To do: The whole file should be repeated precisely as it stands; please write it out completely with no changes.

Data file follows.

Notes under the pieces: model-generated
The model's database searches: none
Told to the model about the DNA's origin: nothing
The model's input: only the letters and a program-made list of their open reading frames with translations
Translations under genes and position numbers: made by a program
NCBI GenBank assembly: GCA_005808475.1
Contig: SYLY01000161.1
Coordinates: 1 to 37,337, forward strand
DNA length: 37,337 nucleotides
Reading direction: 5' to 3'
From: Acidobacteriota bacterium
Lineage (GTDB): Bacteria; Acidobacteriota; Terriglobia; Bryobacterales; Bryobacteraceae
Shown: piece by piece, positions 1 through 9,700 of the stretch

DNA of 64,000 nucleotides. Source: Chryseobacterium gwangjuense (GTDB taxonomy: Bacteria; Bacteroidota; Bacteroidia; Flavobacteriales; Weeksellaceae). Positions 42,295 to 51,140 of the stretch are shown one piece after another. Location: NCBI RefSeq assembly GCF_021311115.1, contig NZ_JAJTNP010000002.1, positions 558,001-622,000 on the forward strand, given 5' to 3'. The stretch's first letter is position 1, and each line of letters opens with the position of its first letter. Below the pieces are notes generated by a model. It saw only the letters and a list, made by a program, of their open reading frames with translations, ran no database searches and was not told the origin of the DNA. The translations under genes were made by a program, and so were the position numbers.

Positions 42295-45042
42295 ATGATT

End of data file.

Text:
Notes under the pieces: model-generated
The model's database searches: none
Told to the model about the DNA's origin: nothing
The model's input: only the letters and a program-made list of their open reading frames with translations
Translations under genes and position numbers: made by a program
NCBI GenBank assembly: GCA_005808475.1
Contig: SYLY01000161.1
Coordinates: 1 to 37,337, forward strand
DNA length: 37,337 nucleotides
Reading direction: 5' to 3'
From: Acidobacteriota bacterium
Lineage (GTDB): Bacteria; Acidobacteriota; Terriglobia; Bryobacterales; Bryobacteraceae
Shown: piece by piece, positions 1 through 9,700 of the stretch

DNA of 64,000 nucleotides. Source: Chryseobacterium gwangjuense (GTDB taxonomy: Bacteria; Bacteroidota; Bacteroidia; Flavobacteriales; Weeksellaceae). Positions 42,295 to 51,140 of the stretch are shown one piece after another. Location: NCBI RefSeq assembly GCF_021311115.1, contig NZ_JAJTNP010000002.1, positions 558,001-622,000 on the forward strand, given 5' to 3'. The stretch's first letter is position 1, and each line of letters opens with the position of its first letter. Below the pieces are notes generated by a model. It saw only the letters and a list, made by a program, of their open reading frames with translations, ran no database searches and was not told the origin of the DNA. The translations under genes were made by a program, and so were the position numbers.

Positions 42295-45042
42295 ATGATT